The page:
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Honest John's Motoring Agony Column 01-10-2016 Part 1

Published 30 September 2016

This week’s exhaustive discourses concern admitting defeat, a perplexing Lexus, age differences, sixes and threes and much more. 

As usual, emails to Honest John should be addressed to: letters@honestjohn.co.uk  Please try to keep them as short as possible.

  

Tiguing another one off

Concerning the poor performance since the emissions remap to our Tiguan 2.0TDI, we sent a letter to VW over a month ago and so far we have received no reply. Before the recall we were more than happy with the car but now the engine has a slight "knock" when under load. Can you suggest any other action we could take and if we decide to change from VW can you suggest something similar?

DF, via email

If you have decided to live with it for the time being, then please try running it on Shell V-Power Nitro Plus or BP Ultimate super diesel. This has higher cetane and may overcome the problem, which I think is the result of reduced fuelling to reduce NOx emissions. If you decide you can't stand it, then the new Tiguan has a new EA288 diesel engine that does not suffer from this problem and is one of the cleanest diesel SUVs in Europe. Alternatively, jump ship to Mazda, KIA, Hyundai, etc. Yours is the 12th complaint I have received of Tiguans, so VW cannot hide the fact that the remap is causing problems and if it can't fix the cars the company could eventually be compelled to buy them back as it has been in the USA.

 

Toyota Altezza Saloon R34

Alteze ego

I bought a 2001 Toyota Altezza in New Zealand while living there.  Due to sad circumstances I had to return to U.K. and imported the car myself into UK. It had then about 38,000km on the clock, which they made into 38,000 miles (should have been less). The car has now just over 80,000 miles on the clock. It has never caused me any problems, yet, except for recently a flat tyre, apparently to do with corrosion of the alloy wheels. I have been advised to refurbish the alloy wheels. As the car is now getting older, I don’t know if other problems might occur. Is it worth doing this refurbishment? I have some hip problems and was thinking of maybe buying an easier car to get in and out of. I do not have a clue about the value of my car. It is in gd. condition except for some scratches on the paintwork here and there. Is it possible to give me a rough value of the car, and maybe a suggestion before selling it, to have it resprayed? Or leave it as it is.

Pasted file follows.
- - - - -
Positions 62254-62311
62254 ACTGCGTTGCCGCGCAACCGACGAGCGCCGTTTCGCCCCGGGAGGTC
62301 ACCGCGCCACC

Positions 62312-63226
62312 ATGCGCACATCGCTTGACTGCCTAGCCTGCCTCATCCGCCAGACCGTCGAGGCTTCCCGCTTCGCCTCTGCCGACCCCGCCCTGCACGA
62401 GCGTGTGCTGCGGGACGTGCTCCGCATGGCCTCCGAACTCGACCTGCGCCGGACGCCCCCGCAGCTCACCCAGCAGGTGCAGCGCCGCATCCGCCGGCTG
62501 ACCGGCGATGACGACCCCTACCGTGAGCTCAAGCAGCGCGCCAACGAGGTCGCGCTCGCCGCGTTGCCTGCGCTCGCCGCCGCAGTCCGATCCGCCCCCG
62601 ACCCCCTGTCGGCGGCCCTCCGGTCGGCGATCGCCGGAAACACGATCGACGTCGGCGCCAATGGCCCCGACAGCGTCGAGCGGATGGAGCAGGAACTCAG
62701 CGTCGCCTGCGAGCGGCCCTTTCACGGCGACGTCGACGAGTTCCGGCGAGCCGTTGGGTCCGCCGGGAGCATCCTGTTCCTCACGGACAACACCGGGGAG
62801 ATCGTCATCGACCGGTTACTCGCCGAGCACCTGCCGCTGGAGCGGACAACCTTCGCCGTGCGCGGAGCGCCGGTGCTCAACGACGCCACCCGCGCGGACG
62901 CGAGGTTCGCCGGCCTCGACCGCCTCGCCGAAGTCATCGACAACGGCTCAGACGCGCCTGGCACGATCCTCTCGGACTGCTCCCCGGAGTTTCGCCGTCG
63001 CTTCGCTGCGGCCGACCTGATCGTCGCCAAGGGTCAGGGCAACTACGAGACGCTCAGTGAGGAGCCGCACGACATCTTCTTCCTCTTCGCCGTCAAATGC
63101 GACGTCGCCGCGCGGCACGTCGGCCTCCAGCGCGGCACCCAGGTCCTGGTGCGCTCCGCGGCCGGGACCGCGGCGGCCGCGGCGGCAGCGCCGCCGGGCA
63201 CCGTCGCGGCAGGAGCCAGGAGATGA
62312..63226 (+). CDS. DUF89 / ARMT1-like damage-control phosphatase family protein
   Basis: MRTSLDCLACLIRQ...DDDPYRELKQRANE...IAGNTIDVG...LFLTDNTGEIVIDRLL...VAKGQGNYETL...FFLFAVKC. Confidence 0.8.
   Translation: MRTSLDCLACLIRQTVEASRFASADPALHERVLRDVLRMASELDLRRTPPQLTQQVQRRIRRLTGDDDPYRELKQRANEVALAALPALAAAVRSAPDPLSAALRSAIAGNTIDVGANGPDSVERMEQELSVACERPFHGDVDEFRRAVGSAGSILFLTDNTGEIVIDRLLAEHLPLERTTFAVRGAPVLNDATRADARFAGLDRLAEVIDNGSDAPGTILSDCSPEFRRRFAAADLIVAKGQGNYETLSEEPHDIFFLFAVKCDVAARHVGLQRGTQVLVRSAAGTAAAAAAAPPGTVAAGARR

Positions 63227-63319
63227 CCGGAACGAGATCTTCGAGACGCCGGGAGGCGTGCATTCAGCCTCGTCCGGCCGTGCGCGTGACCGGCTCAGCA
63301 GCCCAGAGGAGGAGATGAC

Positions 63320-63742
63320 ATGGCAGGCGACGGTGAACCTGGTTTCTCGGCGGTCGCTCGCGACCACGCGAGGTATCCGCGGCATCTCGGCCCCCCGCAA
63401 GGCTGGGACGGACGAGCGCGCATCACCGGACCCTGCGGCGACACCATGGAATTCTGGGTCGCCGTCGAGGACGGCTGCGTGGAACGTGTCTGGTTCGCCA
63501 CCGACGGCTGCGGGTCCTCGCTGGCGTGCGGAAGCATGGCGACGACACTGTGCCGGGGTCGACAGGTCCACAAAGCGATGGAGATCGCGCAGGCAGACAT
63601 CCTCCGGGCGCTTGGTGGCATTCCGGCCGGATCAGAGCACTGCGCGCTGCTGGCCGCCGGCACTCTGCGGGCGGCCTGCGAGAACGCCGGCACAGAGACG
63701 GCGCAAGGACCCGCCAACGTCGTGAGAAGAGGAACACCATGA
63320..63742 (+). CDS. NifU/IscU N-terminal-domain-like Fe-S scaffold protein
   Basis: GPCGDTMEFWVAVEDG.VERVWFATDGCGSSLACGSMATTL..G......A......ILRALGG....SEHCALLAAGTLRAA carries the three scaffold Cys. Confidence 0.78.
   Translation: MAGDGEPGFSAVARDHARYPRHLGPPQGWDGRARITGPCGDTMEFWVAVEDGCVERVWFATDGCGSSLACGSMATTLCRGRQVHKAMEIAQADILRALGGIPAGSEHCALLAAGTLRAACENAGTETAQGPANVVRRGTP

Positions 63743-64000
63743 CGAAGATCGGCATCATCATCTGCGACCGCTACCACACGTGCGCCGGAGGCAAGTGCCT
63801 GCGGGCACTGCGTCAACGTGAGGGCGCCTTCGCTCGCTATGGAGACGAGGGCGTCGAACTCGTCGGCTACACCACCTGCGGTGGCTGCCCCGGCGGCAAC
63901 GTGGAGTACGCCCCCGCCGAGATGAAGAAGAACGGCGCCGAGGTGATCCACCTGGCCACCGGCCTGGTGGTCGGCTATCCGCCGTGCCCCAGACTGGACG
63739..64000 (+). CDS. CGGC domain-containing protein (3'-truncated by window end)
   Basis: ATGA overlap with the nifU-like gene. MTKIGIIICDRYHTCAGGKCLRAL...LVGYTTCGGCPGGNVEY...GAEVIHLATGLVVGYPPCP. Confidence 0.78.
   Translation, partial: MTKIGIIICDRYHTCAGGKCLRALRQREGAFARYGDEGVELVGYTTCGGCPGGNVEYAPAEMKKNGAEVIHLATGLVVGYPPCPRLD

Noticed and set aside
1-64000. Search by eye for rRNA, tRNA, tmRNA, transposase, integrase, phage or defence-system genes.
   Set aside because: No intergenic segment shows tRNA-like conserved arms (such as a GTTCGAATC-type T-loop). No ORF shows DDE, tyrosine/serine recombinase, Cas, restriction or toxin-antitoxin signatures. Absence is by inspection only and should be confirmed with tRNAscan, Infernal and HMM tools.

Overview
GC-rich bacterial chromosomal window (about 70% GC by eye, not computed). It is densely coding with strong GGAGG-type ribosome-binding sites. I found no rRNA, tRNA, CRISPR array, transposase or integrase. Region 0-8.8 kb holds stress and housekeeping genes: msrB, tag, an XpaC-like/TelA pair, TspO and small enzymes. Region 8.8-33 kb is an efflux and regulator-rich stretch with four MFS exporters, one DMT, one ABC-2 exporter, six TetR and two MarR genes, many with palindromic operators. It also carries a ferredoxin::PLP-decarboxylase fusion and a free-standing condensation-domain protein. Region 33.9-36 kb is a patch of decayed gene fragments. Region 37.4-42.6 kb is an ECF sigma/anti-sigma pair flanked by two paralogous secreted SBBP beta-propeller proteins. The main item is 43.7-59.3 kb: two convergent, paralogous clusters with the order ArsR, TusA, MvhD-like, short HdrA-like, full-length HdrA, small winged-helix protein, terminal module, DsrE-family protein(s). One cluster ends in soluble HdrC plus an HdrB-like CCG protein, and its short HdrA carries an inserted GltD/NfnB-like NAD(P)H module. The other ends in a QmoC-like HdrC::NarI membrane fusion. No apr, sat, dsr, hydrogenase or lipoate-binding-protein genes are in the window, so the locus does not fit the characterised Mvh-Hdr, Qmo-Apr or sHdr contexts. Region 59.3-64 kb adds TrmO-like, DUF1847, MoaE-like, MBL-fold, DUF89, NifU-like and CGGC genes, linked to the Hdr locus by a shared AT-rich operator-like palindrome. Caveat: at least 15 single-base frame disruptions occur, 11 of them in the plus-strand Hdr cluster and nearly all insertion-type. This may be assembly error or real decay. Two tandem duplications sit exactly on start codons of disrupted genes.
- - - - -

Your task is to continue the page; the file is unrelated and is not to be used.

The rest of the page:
AF, via email

The Toyota Altezza is a Toyota badged version of the original 2.0 litre 6-cylinder Lexus IS sold in Japan, Australia, New Zealand and the USA.  I'd get a new set of alloys rather than refurb the existing ones. Try: http://www.tyremen.co.uk/ A respray of a 2001 would probably cost more than what the car would then be worth. I found one, a 70k mile 2001Y, on Autotrader advertised at £1,650.

 

Age concern

Old age is hard enough to deal with without Insurance companies putting the boot in. Three years ago I was T-boned by a young tearaway doing 50 in a 30 and he admitted to 40 to the police. Yet I was held to blame as I was crossing a main road and was given the chance to do an Awareness Course, which I did. My renewal quote has jumped £210 purely on account of that course although I have no convictions or points. With hindsight I would have been better off taking the points. How can this make any sense when, after the course, in theory, I should be a better driver? If I took an IAM course, would they penalise me for that? They should if they use their logic.

AA, via email

My parents have a steep drive emerging onto a hill. In its infinite wisdom the local council allowed parking their side of the street, which effectively means emerging completely blind. A builder's truck took the front off my dad's car when he was 88 and he was compelled to take an Awareness Course. Life is not fair, but then it never was and never will be.

 

Citroen C4 Picasso EAT6 Dash 2016 

EATing habits

Is it now posssible to evaluate the reliability of the Peugeot EAT6 auto gearbox? 

GG, via email

It’s an excellent compact torque converter automatic transmission, but as for reliability all I can tell you is that I’ve received no reported problems so far. (Photo shows cockpit of the remarkable 2017 C4 Picasso 1.2 PureTech 3-cylinder 130 EAT6. Works brilliantly.)

  

Spanners

My Suzuki Swift has just started to worry me. The amber Oil Warning light comes on from start-up. I have asked the Suzuki dealer for advice. He tells me that it is a service indicator as well as a warning light. It clearly warns OIL on it. Have you ever heard of such a combination before? The car was serviced by the dealer 12 months ago and has done 6,000 miles since then.